HARBORD, Hon. Edward (1781-1835), of Henbury House, nr. Wimborne Minster, Dorset and Gunton Hall, Norf.
Available from Cambridge University Press
Family and Educationb. 10 Nov. 1781, 3rd but 2nd surv. s. of Harbord Harbord†, 1st Bar. Suffield (d. 1810), and Mary, da. and coh. of Sir Ralph Assheton, 3rd bt., of Middleton, Lancs.; bro. of Hon. William Assheton Harbord†. educ. Aylsham, Norf. 1787; Neasden; Eton 1793; Christ Church, Oxf. 1799; Northern tour (Denmark, Russia, Prussia) 1800; L. Inn 1802. m. (1) 19 Sept. 1809, Hon. Georgiana Venables Vernon (d. 30 Sept. 1824), da. and h. of George Venables Vernon†, 2nd Bar. Vernon, 2s. 1da.; (2) 12 Sept. 1826, Emily Harriott, da. of Evelyn Shirley of Ettington, Warws., 7s. (1 d.v.p.) 1da. suc. bro. as 3rd Bar. Suffield 1 Aug. 1821. d. 6 July 1835.
Military sec. Gen. Decken’s mission to Portugal Aug.-Sept. 1808.
Chairman, q.s. Norf. 1821-d.
Capt. Blickling rifle vols. 1803; lt.-col. 1 regt. E. Norf. militia 1808-21.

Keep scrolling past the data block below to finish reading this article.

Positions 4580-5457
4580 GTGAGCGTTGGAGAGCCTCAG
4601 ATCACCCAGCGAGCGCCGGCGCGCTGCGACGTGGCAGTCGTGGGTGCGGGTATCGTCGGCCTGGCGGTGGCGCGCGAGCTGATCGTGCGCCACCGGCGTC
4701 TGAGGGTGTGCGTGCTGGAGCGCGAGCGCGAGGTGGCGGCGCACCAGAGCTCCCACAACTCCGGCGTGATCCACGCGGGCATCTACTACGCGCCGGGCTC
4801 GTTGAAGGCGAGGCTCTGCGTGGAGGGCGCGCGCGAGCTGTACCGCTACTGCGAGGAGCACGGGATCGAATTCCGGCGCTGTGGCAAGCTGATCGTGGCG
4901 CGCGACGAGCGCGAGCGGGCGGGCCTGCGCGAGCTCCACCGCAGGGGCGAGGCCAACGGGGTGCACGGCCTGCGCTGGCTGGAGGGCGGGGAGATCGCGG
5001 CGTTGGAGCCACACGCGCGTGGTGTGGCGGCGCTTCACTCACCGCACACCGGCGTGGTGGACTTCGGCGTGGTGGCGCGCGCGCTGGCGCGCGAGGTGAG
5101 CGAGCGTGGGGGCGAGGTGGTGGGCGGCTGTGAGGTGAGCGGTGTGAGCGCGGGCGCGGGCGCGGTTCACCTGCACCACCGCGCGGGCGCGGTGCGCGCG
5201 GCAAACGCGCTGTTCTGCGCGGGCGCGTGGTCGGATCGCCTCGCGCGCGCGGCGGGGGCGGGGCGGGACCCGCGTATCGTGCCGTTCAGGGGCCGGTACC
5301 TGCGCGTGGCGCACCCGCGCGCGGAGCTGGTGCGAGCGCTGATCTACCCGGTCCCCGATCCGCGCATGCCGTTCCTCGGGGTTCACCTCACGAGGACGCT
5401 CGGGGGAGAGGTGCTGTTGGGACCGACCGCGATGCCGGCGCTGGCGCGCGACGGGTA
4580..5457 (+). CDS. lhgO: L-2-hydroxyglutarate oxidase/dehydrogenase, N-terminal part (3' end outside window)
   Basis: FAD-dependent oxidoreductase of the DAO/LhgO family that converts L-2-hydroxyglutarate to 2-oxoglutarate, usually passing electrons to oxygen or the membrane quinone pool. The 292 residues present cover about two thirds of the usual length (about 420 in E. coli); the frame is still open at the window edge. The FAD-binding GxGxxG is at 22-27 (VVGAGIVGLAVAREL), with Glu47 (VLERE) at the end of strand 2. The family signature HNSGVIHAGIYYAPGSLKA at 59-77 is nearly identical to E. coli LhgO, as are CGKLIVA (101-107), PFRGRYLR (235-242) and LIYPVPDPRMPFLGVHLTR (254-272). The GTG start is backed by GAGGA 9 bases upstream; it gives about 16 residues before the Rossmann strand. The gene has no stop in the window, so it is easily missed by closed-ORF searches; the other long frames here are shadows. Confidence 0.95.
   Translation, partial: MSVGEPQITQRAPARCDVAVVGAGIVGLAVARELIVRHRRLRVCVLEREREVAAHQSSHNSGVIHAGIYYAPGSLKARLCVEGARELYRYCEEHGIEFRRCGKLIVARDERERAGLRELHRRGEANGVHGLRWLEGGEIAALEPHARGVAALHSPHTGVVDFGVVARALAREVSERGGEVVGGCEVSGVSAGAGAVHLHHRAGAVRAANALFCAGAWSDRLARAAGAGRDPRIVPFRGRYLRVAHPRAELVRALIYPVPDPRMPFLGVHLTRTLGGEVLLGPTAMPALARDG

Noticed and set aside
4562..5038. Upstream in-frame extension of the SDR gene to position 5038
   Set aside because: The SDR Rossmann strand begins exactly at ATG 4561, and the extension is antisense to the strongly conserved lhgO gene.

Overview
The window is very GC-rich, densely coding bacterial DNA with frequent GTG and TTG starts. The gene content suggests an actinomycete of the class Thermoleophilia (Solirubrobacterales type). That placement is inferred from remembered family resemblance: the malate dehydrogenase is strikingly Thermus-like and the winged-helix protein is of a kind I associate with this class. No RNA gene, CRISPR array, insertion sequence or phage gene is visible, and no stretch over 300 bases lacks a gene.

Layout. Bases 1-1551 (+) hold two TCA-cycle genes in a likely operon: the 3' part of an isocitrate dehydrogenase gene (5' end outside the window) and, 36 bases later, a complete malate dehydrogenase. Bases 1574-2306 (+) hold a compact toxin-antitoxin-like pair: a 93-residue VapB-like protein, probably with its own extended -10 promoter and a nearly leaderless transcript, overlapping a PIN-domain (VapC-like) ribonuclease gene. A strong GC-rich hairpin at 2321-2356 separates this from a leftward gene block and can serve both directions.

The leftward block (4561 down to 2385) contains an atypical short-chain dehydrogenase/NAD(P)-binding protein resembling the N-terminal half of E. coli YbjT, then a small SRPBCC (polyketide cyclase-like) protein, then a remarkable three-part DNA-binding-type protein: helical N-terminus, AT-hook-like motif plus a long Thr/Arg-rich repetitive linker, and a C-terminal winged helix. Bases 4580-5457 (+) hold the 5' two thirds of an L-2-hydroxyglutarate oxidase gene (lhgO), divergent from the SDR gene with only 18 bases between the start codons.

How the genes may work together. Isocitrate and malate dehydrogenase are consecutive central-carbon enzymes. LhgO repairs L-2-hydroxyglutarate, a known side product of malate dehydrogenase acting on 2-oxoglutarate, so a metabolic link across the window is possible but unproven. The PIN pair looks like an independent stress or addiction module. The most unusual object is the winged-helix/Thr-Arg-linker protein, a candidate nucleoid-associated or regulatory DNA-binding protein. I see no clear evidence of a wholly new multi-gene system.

Harbord, a slight but athletic figure with an increasingly religious cast of mind, was politically at odds with his ministerialist elder brother, who succeeded their father as 2nd Baron Suffield in 1810. He resigned his seat for Great Yarmouth in 1812, but at the general election of 1818 stood unsuccessfully as an independent for Norwich, which his father had represented for 30 years.1 The Quaker Joseph John Gurney of Earlham Hall, who got to know him at this time, commented that although his family was connected with ‘the high party in church and state’, Harbord was ‘a friend to public improvement, especially adverse to all kinds of warfare, opposed to capital punishment, and zealous for the administration of prison discipline’; in the last cause he was a collaborator of another Norfolk country gentleman, Thomas Fowell Buxton*. Harbord joined Gurney in condemning corruption in Norwich municipal politics in March 1819, but later that year was privately reprimanded by him for making his laudable benevolent intentions the subject of ordinary daily conversation.2 He condemned the Peterloo massacre, distancing himself at the same time from the radical Henry Hunt*, and declared that he held himself independent of Tory or Whig allegiances at the Norfolk county meeting in October 1819. This provoked Suffield, whose wife was the sister-in-law of the foreign secretary Lord Castlereagh*, into disowning him.3 Abandoned by the Purple and Orange party (supporters of Lord Liverpool’s administration) in Norwich, he withdrew his pretensions there at the general election of 1820.4 Instead, he accepted the invitation of the Whig Lord Grosvenor to come in, as ‘a brother reformer’, for his newly acquired borough of Shaftesbury. Assured by Grosvenor that he would ‘be at liberty on all occasions to use your entire discretion’ and would not be displaced simply to suit the convenience of the patron’s family, he was duly returned unopposed and without expense, under the wing of his colleague Abraham Moore.5